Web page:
CS 143 Introduction to Computer Vision

Fall 2013, MWF 1:00 to 1:50, Kasser House, Foxboro Auditorium
Instructor: James Hays

TAs: Hari Narayanan (HTA), Libin "Geoffrey" Sun, Greg Yauney, Bryce Aebi, Charles Yeh, and Kurt Spindler.

Computer Vision, art by kirkh.deviantart.com

Course Description

Course Catalog Entry
How can computers understand the visual world of humans? This course treats vision as a process of inference from noisy and uncertain data and emphasizes probabilistic, statistical, data-driven approaches. Topics include image processing; segmentation, grouping, and boundary detection; recognition and detection; motion estimation and structure from motion. This offering of CS 143 will emphasize the core vision tasks of scene understanding and recognition. We will train and evaluate classifiers to recognize various visual phenomena.

The course will consist of five programming projects and two written quizzes. This course satisfies the graduate A.I area requirement.


This course requires programming experience as well as linear algebra, basic calculus, and basic probability. Previous knowledge of visual computing will be helpful. The following courses (or equivalent courses at other institutions) are helpful prerequisites: Some of the course topics overlap with these related courses, but none of the assignments will.


Winning projects

All Results

Image Filtering and Hybrid images Yipin Zhou, Tuo Shao, Sarah Parker Project 1 results
Local Feature Matching Tuo Shao, Junzhe Xu, Patsorn Sangkloy Project 2 results
Scene Recognition with Bag of Words Chun-Che Wang, Patsorn Sangkloy,
Junzhe Xu, Michael Wang
Project 3 results
Face Detection with a Sliding Window Jake Ellis, Jincheng Li,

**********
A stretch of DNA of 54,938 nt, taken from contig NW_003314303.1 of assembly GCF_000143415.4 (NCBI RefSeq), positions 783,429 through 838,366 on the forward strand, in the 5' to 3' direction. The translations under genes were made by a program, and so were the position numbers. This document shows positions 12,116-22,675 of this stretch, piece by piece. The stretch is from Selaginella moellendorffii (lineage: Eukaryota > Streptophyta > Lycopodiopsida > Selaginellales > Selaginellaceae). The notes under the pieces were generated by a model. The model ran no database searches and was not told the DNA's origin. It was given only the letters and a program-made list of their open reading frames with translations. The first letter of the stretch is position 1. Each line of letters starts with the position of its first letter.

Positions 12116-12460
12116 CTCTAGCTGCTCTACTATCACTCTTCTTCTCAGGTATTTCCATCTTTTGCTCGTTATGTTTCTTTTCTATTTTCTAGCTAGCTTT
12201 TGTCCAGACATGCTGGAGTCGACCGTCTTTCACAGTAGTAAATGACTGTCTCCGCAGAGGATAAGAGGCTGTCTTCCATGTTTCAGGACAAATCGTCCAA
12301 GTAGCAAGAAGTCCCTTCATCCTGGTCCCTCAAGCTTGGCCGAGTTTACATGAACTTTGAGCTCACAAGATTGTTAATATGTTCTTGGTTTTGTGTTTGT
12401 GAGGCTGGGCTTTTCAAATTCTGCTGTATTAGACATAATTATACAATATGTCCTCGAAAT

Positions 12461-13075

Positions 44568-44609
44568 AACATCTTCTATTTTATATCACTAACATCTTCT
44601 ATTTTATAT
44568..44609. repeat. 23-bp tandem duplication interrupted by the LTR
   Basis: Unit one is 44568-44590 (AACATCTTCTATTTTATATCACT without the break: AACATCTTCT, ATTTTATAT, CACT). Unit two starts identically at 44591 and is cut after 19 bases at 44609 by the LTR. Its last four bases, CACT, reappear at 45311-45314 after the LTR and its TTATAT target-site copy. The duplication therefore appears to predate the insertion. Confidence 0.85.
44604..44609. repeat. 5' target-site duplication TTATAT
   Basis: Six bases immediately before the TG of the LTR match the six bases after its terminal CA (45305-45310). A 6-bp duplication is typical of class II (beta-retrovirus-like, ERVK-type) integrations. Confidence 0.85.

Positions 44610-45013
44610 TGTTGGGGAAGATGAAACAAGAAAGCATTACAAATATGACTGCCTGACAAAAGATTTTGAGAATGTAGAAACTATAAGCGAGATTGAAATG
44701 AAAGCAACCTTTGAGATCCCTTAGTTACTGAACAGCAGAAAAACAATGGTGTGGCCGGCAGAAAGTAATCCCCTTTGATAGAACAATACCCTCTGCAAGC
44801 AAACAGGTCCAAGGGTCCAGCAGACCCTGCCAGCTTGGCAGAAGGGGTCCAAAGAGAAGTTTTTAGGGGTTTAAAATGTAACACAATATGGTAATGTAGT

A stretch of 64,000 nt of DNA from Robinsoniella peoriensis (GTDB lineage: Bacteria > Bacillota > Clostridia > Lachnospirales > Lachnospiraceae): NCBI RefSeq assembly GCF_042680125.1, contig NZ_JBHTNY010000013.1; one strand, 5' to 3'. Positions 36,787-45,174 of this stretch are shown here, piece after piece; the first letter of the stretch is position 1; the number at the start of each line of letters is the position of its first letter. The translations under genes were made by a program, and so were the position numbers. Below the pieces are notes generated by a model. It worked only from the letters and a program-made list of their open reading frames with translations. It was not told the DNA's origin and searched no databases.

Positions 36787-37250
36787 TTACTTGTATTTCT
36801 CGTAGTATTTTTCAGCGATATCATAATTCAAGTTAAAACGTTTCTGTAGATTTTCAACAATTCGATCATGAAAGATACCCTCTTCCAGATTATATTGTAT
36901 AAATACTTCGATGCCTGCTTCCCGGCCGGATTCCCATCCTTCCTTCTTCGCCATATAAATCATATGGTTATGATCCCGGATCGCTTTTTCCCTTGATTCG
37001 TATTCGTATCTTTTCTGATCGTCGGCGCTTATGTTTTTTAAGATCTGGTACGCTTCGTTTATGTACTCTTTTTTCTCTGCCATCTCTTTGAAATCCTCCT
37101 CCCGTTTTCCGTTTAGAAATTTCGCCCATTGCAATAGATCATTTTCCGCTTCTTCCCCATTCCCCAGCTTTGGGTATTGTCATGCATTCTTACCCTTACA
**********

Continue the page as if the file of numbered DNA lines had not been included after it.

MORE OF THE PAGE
Patsorn Sangkloy, Yipin Zhou,
Project 4 results
Boundary Detection with Sketch Tokens Junzhe Xu, Sonia Phene, Chun-Che Wang,
Valay Shah, Yun Miao
Project 5 results
It is strongly recommended that all projects be completed in Matlab. All starter code will be provided for Matlab. Students may implement projects through other means but it will generally be more difficult.


Readings will be assigned in "Computer Vision: Algorithms and Applications" by Richard Szeliski. The book is available for free online or available for purchase.


Your final grade will be made up from You will lose 10% each day for late projects. However, you have three "late days" for the whole course. That is to say, the first 24 hours after the due date and time counts as 1 day, up to 48 hours is two and 72 for the third late day. This will not be reflected in the initial grade reports for your assignment, but they will be factored in and distributed at the end of the semester so that you get the most points possible.

Contact Info and Office Hours:

You can contact the professor or TA staff with any of the following: Office Hours

Tentative Syllabus

Class Date Topic Slides Reading Projects
W, Sept 4 Introduction to computer vision .ppt, .pdf Szeliski 1
Image Formation and Filtering